You are browsing the archive for water Archives - GeoSpace.
1 June 2018
By Jan Lathrop Using newly-discovered archival measurements to construct an instrumental record of water levels and storm tides in Boston since 1825, researchers report that local averaged relative sea level rose by nearly a foot (0.28 meters) over the past 200 years, with the greatest increase occurring since 1920. The work also highlights tides and their significant effect on flooding in the city. The evaluation of storm events since 1825 …
7 May 2018
Hurricanes that intensify rapidly – a characteristic of almost all powerful hurricanes – do so more strongly and quickly now than they did 30 years ago, according to a new study. Many factors are at play, but the chief driver of more rapid hurricane intensification is a natural climate cycle known as the Atlantic Multidecadal Oscillation (AMO) that affects water temperatures in the Atlantic Ocean where hurricanes form, according to the study’s authors.
26 April 2018
Now, a new study in Geophysical Research Letters, a journal of the American Geophysical Union, analyzes what it would take for river-observing satellites to become an even more useful tool to mitigate flood damage and improve reservoir management globally in near real-time.
4 January 2018
As part of an interdisciplinary, international research team called FurturAgua, researchers from the University of British Columbia and Simon Fraser University have developed a tool they call the Groundwater Recharge Indicator for two watersheds in the Guanacaste Province of Costa Rica. The Groundwater Recharge Indicator can help community leaders prepare for the dry season by providing an estimate of water availability based on rainfall during the wet season. With this new tool, authorities can implement water conservation efforts such as collecting rainwater or using surface water instead of groundwater before the dry season begins and potential droughts occur, according to the researchers.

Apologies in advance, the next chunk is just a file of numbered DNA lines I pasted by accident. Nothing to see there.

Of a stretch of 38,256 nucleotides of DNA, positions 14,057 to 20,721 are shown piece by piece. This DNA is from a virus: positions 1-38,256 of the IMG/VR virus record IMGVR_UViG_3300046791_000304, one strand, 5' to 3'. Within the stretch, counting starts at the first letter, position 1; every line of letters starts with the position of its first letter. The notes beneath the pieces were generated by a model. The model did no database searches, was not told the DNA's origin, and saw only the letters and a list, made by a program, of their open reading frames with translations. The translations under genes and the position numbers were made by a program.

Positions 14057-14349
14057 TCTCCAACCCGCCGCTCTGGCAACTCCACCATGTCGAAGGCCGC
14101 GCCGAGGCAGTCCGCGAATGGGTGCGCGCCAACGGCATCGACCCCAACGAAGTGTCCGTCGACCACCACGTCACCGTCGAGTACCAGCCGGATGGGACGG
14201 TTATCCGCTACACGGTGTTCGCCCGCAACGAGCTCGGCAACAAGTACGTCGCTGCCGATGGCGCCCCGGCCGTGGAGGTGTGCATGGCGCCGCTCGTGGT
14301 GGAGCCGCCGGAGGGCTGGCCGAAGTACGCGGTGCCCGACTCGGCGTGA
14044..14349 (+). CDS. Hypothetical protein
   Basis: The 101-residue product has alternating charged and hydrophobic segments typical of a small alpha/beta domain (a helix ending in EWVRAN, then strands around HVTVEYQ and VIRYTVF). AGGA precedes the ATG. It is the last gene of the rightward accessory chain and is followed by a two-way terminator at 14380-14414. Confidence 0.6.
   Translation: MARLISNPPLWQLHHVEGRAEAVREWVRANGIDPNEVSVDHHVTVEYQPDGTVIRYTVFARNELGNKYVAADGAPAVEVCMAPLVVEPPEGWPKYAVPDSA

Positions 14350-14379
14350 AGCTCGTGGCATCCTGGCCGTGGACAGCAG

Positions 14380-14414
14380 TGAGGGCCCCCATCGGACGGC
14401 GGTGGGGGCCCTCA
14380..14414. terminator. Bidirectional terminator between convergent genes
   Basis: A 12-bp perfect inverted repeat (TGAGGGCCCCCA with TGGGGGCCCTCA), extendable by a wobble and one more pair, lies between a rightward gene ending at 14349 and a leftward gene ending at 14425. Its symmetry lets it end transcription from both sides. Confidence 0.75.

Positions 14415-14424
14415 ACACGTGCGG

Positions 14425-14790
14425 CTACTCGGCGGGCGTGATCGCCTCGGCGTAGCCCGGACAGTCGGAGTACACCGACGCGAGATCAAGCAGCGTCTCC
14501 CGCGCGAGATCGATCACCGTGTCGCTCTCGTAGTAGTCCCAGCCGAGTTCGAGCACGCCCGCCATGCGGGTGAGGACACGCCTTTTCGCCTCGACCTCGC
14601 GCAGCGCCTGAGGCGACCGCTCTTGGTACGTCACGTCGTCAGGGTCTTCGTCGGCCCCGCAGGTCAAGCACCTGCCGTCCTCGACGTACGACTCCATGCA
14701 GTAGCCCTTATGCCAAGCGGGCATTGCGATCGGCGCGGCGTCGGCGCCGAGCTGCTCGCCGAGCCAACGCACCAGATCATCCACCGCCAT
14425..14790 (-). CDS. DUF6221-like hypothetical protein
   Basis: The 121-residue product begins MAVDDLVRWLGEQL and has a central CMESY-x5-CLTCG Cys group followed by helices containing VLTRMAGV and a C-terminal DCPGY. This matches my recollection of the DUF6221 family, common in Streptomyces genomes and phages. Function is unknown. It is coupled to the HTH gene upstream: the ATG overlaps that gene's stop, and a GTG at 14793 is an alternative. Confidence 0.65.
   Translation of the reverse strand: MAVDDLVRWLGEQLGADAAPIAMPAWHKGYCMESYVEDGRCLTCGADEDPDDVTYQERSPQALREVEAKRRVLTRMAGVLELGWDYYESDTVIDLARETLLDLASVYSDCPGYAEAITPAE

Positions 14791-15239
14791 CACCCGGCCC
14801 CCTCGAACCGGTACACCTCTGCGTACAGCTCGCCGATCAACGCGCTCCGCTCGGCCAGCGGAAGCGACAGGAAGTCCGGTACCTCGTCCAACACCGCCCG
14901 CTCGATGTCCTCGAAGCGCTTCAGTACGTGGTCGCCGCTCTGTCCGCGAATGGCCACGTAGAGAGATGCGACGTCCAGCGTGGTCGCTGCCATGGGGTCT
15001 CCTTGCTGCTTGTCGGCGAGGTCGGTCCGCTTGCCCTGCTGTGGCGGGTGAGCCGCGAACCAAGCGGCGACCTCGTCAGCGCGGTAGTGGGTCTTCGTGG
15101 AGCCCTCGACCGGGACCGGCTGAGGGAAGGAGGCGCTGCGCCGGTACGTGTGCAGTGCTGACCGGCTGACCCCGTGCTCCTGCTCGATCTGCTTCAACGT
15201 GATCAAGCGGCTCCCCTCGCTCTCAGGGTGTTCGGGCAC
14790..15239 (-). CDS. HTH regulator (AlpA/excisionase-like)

14 December 2017
The frequency of flooding in the continental U.S. is increasing, and seasonality of floods is shifting, according to new research.
6 December 2017
Scientists have developed cartograms — maps that convey information by contorting areas — to visualize the risks of climate change in a novel way.
22 November 2017
Planetary scientists have discovered a rare ‘esker’ on Mars – a ridge of sediment deposited by meltwater flowing beneath a glacier in the relatively recent past (about 110 million years ago), despite the widely-held view that the recent climate was too cold for ice to melt.
16 November 2017
Groundwater recharge in the Western U.S. will change as the climate warms–the dry southern regions will have less and the northern regions will have more, according to new research.
10 November 2017
Rising sea levels could diminish the ability of Brazil’s coral reef systems to weaken incoming ocean waves, resulting in stronger waves hitting populated areas on the Brazilian coastline, according to new research.
26 September 2017
Researchers have found that three common species of Vibrio bacteria in the Chesapeake Bay could increase with changing climate conditions by the end of this century, resulting in significant economic and healthcare costs from illnesses caused by exposure to contaminated water and consumption of contaminated shellfish.